I found it very difficult putting into words my experience in Ghana after returning home. When people asked me how my trip was I found myself using words such as interesting, insightful, and eye opening. Before leaving for Ghana, I tried not to do too much preliminary research, because I wanted to avoid arriving with too many preconceived notions. I am so glad that I did, because I had enough trouble getting over the shattered misconceptions that existed just in the general public. What did I expect in Ghana? I think I expected a more rural environment, such as that is shown on discovery channel. I did not expect to be dropped in the middle of a busy thriving city. I do however, recognize the fact that I only got to experience a very small portion of Ghana, however I feel that it was such an enriching experience because we were shown all of the elements that you naturally wouldn’t associate with Africa. We saw industry and commerce and technology, all of which are left out of main stream dialogue when discussing Africa. A term that our group coined was T.I.A.A., this is also Africa, which is a play off of T.I.A., this is Africa. This is Africa refers to so many of the stereotypes that exist amongst mainstream society, This is also Africa, refers to everything else that often gets left out of the dialogue, but that which plays an integral role in formulating African society. T.I.A.A. for me mostly meant the people of Ghana. I have never felt so welcome anywhere in the world. Everywhere we went we were met with warm embracing smiles and genuine inquires about ourselves and our trip to Ghana. I can not say enough great things about the people of Ghana, all I can say is that the Western world could learn a lot by embracing just a few of the communal practices that exists in Ghana.
My trip to Ghana also played a significant role in developing my global sociological imagination. Although my time was brief, I could see how my short stay affected those around me, whether it be by spending surplus capital at the market, or by sharing knowledge with colleagues at the Human Rights Advocacy Centre or Echoing Hills. I left with the feeling that I not only was able to give to those around me, by sharing my experiences, but that I was able to take so much back with me. I will forever be grateful of my time spent in Ghana and feel that this trip will impact several decisions in my future.
Most importantly, when referring to my global sociological imagination, I hope to have affected the lives of students that we gave scholarships too. Hopefully those students will be able to look back at our visit and state that we played an integral role in aiding them in achieving their academic and career goals. As well, I pray that we have inspired an idea of paying it forward, whereby those that we were fortunate enough to help will in turn help others. With technology and globalization it is ignorant to think that our actions do not affect those on the other side or the world, I am just glad that for once I can refer to globalization as a positive influence.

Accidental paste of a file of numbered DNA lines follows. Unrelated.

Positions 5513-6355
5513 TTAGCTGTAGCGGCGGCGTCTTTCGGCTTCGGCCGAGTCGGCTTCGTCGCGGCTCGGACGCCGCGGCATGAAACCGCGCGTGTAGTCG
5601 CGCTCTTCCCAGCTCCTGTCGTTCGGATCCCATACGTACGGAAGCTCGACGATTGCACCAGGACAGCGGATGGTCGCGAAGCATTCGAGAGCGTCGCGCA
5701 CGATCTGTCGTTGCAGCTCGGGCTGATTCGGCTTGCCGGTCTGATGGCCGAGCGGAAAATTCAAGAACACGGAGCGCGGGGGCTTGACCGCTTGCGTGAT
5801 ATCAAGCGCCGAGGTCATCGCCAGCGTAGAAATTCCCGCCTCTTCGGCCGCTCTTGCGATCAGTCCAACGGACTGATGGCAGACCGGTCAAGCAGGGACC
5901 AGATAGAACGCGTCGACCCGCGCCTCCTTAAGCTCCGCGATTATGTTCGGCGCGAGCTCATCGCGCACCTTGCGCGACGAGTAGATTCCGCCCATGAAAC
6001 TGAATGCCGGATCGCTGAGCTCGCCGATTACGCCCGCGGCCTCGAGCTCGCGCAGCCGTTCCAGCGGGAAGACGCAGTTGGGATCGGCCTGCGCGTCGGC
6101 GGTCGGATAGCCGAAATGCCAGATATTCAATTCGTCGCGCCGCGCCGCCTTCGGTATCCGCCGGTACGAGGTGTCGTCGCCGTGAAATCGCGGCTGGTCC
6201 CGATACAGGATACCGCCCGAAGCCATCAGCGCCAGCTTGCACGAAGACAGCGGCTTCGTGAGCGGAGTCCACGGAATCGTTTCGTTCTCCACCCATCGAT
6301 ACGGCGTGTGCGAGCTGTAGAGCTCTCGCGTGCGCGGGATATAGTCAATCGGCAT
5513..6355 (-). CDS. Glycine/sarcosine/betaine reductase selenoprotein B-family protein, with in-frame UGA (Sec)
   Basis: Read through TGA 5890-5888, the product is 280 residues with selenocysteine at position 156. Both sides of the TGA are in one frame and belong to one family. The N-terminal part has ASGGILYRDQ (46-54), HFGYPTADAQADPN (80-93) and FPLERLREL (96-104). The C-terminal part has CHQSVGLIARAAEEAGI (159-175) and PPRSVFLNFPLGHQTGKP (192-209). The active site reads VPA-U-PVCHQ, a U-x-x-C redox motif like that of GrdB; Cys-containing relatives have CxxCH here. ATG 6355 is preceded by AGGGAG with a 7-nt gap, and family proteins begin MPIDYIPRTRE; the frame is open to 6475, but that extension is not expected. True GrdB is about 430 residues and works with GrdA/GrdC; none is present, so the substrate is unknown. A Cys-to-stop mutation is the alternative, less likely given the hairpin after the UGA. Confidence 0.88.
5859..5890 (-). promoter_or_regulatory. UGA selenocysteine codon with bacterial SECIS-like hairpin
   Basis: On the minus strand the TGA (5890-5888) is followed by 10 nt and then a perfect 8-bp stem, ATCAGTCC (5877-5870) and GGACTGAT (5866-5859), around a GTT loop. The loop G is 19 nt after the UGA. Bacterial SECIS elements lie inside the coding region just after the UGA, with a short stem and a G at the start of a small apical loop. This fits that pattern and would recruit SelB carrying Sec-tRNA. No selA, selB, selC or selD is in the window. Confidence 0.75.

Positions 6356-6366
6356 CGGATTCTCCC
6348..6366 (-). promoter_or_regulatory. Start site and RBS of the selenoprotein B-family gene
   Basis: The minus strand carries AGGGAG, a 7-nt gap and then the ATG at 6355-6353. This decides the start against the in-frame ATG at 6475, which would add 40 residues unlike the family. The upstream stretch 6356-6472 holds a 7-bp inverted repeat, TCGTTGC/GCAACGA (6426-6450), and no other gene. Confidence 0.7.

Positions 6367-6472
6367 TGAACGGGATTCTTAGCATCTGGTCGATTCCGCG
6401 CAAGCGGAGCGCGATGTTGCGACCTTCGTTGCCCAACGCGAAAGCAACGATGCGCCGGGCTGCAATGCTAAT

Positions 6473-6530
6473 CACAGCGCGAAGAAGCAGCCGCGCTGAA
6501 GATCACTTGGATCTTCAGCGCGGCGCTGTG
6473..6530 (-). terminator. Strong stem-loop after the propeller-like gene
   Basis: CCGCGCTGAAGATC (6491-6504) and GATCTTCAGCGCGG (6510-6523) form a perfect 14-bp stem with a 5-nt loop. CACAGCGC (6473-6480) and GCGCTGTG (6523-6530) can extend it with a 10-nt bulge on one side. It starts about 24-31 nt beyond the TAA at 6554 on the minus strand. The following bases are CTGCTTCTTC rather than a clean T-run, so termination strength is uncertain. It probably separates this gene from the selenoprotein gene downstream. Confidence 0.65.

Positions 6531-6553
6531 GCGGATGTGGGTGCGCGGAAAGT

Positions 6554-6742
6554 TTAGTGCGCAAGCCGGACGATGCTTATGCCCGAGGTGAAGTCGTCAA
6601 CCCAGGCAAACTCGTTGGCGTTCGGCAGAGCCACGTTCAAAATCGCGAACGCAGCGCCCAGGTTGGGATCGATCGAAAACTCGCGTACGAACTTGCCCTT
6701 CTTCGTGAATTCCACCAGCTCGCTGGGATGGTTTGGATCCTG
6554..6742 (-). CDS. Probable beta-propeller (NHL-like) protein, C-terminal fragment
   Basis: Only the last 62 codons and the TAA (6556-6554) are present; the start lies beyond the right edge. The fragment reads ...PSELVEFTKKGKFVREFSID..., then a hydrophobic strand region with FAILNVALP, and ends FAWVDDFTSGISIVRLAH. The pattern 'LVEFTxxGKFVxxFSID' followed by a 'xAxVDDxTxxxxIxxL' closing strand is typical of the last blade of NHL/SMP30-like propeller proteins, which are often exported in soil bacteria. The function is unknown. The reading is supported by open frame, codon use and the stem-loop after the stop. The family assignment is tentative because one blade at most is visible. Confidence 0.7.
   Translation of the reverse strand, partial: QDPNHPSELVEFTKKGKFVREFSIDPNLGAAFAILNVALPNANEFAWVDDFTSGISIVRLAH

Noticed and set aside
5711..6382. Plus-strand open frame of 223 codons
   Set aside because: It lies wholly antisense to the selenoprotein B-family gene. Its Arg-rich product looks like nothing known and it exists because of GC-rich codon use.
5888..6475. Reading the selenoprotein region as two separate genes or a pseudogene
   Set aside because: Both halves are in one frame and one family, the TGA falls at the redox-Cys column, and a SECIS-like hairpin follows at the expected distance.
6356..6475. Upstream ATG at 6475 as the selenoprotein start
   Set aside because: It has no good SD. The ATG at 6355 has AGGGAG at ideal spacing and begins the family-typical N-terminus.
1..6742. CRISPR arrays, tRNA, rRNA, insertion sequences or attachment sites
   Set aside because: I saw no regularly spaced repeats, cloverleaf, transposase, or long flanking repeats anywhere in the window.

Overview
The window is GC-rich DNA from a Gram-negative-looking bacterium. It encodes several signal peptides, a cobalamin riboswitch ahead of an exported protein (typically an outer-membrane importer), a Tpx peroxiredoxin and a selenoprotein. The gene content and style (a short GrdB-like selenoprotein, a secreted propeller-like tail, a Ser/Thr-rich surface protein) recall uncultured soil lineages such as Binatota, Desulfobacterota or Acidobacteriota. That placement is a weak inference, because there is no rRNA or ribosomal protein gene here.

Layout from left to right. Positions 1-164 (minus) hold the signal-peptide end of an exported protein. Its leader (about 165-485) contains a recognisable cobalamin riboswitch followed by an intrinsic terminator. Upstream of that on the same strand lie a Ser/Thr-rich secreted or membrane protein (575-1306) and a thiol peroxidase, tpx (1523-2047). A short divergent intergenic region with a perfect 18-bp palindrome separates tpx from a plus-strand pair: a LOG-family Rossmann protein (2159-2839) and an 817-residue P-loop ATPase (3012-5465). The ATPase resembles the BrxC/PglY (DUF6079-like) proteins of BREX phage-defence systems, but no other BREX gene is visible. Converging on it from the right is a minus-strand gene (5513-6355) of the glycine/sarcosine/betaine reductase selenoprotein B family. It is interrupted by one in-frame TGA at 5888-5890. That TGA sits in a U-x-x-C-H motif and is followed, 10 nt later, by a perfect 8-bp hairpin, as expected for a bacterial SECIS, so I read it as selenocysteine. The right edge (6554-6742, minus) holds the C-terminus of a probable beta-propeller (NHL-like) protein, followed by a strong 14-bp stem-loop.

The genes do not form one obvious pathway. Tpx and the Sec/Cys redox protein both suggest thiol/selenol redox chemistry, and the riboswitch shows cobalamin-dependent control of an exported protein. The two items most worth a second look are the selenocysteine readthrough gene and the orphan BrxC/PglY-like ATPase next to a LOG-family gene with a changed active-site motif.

One of the things that really stuck with me on this trip was something that one of our lecturers said. She said that when traveling, we comment on what is different, not what is the same. I found this to be a very powerful statement and saw how by recognizing this fact I could change my perceptions. One thing that I tried to do on this trip was look for similarities amongst Ghanaian and Canadian societies and use that the form by opinions rather than constructing the “other” by focusing only on the differences.
Another important achievement, one which I think is important for all world travelers, was the process of deconstructing fears that had been built up prior to arriving in Ghana. Before departing for Ghana, people kept warning me about infectious bugs, food poisoning, and theft. From my experience, I can say that, although I was careful, none of these things were an issue for me and in reality they were built up far more than reality. I do think it is important for individuals to go out into the world to experience life outside of their little box and not allow other people misconceptions shape how we view things. If I had let those who talked only of the bad parts of Africa shape my view of the world I would have never have left Canada. The world is a beautiful place but it must be experienced in order to truly be appreciated.